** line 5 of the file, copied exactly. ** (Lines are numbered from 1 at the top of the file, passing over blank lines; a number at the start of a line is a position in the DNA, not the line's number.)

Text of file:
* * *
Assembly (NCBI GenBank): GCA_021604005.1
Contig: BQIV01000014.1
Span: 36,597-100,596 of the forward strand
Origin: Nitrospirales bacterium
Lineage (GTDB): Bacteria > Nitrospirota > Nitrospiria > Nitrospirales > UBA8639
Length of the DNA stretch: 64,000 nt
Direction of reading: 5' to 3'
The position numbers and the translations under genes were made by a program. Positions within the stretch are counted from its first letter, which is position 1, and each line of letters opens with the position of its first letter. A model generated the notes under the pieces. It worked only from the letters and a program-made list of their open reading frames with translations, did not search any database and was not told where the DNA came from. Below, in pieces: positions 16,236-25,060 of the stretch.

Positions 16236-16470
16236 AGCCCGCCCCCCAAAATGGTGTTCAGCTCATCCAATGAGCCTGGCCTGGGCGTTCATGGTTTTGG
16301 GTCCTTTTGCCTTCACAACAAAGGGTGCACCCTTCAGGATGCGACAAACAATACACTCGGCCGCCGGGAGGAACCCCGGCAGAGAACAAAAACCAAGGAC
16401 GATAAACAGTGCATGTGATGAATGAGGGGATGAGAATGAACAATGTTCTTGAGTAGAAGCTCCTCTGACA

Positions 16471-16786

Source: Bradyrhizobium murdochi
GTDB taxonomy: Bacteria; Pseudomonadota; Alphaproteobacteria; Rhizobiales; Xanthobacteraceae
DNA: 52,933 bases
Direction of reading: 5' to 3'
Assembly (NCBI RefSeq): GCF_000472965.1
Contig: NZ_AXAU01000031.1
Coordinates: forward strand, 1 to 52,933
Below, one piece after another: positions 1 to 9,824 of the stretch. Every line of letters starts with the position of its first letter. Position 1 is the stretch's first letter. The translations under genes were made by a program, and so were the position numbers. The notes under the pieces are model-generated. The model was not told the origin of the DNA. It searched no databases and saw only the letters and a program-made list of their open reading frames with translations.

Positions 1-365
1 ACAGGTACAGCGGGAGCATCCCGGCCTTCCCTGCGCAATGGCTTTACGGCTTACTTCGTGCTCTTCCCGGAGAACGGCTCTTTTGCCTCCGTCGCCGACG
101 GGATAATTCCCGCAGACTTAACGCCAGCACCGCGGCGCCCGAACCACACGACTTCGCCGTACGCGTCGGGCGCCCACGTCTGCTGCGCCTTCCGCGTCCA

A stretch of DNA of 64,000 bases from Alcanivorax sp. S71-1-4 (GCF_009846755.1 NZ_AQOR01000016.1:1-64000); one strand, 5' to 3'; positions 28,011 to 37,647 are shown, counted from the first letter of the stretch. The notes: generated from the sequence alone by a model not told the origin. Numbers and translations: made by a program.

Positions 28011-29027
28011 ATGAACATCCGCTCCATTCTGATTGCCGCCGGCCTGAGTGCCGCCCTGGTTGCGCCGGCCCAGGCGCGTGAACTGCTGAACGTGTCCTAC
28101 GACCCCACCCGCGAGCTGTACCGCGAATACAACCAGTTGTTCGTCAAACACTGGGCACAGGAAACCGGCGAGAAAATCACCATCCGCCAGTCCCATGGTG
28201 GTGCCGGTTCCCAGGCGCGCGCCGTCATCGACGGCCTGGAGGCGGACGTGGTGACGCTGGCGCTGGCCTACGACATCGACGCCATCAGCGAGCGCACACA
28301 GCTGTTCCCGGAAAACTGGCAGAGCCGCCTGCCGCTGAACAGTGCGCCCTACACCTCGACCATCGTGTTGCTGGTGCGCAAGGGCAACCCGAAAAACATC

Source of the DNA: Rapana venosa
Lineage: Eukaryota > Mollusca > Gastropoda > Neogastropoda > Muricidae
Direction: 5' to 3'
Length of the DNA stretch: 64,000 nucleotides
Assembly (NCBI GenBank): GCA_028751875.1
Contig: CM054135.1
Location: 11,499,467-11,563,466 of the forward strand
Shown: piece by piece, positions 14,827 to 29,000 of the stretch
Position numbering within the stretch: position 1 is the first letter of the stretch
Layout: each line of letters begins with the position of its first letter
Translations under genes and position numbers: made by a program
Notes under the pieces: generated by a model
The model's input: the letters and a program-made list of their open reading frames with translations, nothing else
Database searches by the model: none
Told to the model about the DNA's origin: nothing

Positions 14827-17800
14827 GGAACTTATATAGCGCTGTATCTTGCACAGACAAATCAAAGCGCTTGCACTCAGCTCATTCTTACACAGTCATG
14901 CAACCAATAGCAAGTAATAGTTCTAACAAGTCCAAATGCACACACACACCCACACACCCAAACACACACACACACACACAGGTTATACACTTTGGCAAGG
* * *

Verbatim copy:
Lineage (GTDB): Bacteria > Nitrospirota > Nitrospiria > Nitrospirales > UBA8639